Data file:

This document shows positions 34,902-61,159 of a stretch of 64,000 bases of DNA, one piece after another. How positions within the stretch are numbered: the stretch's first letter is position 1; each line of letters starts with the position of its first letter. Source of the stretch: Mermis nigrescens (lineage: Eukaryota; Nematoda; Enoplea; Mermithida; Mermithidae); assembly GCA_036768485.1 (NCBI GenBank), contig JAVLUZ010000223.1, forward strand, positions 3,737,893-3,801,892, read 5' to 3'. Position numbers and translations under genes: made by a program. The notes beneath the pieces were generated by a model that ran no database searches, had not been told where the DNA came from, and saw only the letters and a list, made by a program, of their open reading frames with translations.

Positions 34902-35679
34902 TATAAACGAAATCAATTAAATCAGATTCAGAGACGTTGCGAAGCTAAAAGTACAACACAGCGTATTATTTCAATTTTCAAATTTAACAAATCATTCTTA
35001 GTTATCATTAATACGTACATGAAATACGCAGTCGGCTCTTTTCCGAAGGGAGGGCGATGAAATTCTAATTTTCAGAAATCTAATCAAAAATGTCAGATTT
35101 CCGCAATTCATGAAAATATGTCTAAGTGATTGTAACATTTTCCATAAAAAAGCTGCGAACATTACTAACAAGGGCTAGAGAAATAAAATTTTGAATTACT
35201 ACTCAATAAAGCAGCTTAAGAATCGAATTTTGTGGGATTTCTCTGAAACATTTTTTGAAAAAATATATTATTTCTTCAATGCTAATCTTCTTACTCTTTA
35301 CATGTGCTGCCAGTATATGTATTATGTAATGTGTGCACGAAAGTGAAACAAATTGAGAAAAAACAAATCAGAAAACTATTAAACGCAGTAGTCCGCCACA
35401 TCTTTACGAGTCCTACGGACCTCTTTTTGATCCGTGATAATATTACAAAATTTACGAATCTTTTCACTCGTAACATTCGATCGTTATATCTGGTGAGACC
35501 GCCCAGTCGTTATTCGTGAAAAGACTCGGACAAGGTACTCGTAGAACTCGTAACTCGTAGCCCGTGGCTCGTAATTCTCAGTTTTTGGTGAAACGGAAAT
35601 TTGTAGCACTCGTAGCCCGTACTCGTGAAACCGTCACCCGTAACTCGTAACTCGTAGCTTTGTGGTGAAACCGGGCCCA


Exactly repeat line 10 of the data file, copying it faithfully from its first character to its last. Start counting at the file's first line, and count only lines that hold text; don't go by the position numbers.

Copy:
35601 TTGTAGCACTCGTAGCCCGTACTCGTGAAACCGTCACCCGTAACTCGTAACTCGTAGCTTTGTGGTGAAACCGGGCCCA